Startling that what was true in 1983 feels fresh almost 40 years later.
In a career spanning nearly 60 years and encompassing over 40 publications, Samuel R. Delany has written memoirs, novels, literary criticism, and personal essays. But he is most frequently cited as a foundational figure in the genre of science fiction for sweeping, dystopian tales like 1975’s “Dhalgren” and inventive, interstellar fantasies like “Babel-17,” published in 1966.
But Delany, known to his friends as Chip — a nickname he gave himself as a child in summer camp — is also a fearless pioneer of gay literature. His memoir, “The Motion of Light in Water,” reveals a life that ran counter to the mainstream culture of the 1960s, including a string of homosexual relationships, during his 19-year marriage to poet Marilyn Hacker.
Science fiction allows space for transgressive worlds in ways that realist genres may not. Look at his Triton, a society on Neptune’s moon free of sexual and gender normativity, or the post-apocalyptic world of the Fall of the Towers trilogy, which is set far in a future in which distinguishing races based on melanin is impossible.
For creating fantastic new worlds that invite us to better reckon with the real ones in which we find ourselves, Samuel R. Delany is the recipient of this year’s Anisfield-Wolf Book Award for Lifetime Achievement.
Set in a fictional New York City public housing project in 1969, “Deacon King Kong” begins with a shooting. But former journalist James McBride’s tragicomic novel is not a whodunit but rather a whydunit.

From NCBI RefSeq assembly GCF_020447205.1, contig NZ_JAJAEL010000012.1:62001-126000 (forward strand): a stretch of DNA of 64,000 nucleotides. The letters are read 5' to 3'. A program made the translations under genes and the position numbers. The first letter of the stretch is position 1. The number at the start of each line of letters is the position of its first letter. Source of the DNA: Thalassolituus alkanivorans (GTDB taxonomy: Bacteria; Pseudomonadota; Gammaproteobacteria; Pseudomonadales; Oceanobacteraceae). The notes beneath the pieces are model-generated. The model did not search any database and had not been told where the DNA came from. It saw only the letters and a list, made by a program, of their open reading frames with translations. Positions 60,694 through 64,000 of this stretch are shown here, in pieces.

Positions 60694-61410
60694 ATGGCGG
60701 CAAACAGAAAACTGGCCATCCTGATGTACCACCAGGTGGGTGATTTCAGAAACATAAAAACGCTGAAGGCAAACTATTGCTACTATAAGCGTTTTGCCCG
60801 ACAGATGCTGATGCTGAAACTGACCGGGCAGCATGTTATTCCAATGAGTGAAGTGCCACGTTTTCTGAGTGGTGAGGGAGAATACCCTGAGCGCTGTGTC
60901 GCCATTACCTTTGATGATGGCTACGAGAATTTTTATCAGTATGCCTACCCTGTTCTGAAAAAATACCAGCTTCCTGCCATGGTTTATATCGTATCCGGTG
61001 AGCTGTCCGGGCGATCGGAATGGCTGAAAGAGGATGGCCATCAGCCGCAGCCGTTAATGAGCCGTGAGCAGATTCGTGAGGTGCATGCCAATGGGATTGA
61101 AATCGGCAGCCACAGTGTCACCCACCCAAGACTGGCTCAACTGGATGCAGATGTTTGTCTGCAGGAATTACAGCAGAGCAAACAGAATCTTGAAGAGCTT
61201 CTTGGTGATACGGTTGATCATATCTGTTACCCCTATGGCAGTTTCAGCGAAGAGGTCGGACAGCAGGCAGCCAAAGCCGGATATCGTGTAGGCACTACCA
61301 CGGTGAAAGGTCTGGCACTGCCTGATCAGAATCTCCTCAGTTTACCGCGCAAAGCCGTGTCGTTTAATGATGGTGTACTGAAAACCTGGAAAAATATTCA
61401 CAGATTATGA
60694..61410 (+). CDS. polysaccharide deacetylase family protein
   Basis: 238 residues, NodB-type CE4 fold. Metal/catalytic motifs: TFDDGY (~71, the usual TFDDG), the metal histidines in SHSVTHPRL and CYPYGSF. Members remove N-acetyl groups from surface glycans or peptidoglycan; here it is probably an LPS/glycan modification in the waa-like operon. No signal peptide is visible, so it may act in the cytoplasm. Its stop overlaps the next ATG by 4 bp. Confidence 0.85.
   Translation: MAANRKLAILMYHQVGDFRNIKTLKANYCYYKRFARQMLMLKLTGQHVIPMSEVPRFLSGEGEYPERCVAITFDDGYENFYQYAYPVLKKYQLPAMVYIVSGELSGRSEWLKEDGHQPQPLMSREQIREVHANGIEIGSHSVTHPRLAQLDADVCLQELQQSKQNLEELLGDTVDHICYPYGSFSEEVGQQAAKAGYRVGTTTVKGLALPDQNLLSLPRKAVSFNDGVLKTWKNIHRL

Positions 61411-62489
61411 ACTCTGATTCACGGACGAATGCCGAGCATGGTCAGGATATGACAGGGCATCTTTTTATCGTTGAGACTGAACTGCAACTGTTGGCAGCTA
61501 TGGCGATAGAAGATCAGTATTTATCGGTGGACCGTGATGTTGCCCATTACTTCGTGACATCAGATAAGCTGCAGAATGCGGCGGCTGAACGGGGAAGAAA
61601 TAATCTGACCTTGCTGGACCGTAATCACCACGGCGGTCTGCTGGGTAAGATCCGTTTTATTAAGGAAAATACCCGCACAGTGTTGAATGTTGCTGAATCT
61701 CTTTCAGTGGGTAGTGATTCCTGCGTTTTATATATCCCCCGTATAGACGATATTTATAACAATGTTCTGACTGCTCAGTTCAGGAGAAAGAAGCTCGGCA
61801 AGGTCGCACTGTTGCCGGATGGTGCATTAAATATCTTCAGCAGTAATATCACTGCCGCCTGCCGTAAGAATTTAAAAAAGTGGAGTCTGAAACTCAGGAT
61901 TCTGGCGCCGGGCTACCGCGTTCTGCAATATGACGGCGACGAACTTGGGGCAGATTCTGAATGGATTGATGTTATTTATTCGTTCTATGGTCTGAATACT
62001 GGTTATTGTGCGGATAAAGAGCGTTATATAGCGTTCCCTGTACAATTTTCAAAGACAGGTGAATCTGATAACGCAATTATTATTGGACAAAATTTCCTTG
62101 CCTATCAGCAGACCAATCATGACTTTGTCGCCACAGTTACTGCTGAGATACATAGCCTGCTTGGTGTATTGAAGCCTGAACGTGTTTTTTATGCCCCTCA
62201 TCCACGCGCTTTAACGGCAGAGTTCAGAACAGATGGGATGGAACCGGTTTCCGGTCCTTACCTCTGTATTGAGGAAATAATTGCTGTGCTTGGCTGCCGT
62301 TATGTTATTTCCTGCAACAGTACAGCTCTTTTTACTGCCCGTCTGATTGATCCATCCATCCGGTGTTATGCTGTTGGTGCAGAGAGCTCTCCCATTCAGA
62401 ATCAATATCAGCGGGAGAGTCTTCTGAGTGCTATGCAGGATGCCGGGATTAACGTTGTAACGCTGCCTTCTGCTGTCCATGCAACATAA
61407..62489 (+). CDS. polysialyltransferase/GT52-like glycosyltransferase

Written with warmth and tenderness, McBride infuses each of his characters with intricate backstories that humanize and intertwine them — from the old, bumbling church deacon who pulled the trigger, to the feared, but talented, young drug dealer he shot, from Italian mobsters to Irish cops to black church ladies. This is not a story of urban isolation but rather of connected and human cacophony.
As he did in his memoir, “The Color of Water” (which won an Anisfield-Wolf Book Award for non-fiction in 1997), McBride again richly imagines the love, violence, and everything in between that forge a community.
For his multilayered and generative understanding of the multitudes of humanity, James McBride is the recipient of this year’s Anisfield-Wolf Book Award for Fiction.
Born in Mississippi on Confederate Memorial Day in 1966, Natasha Trethewey’s existence was the result of an interracial marriage, still illegal in the state at the time of her birth. In richly poetic prose, the former US Poet Laureate captures the collective trauma evinced by growing up Black in a society where Black lives matter most as a bolster to white supremacy.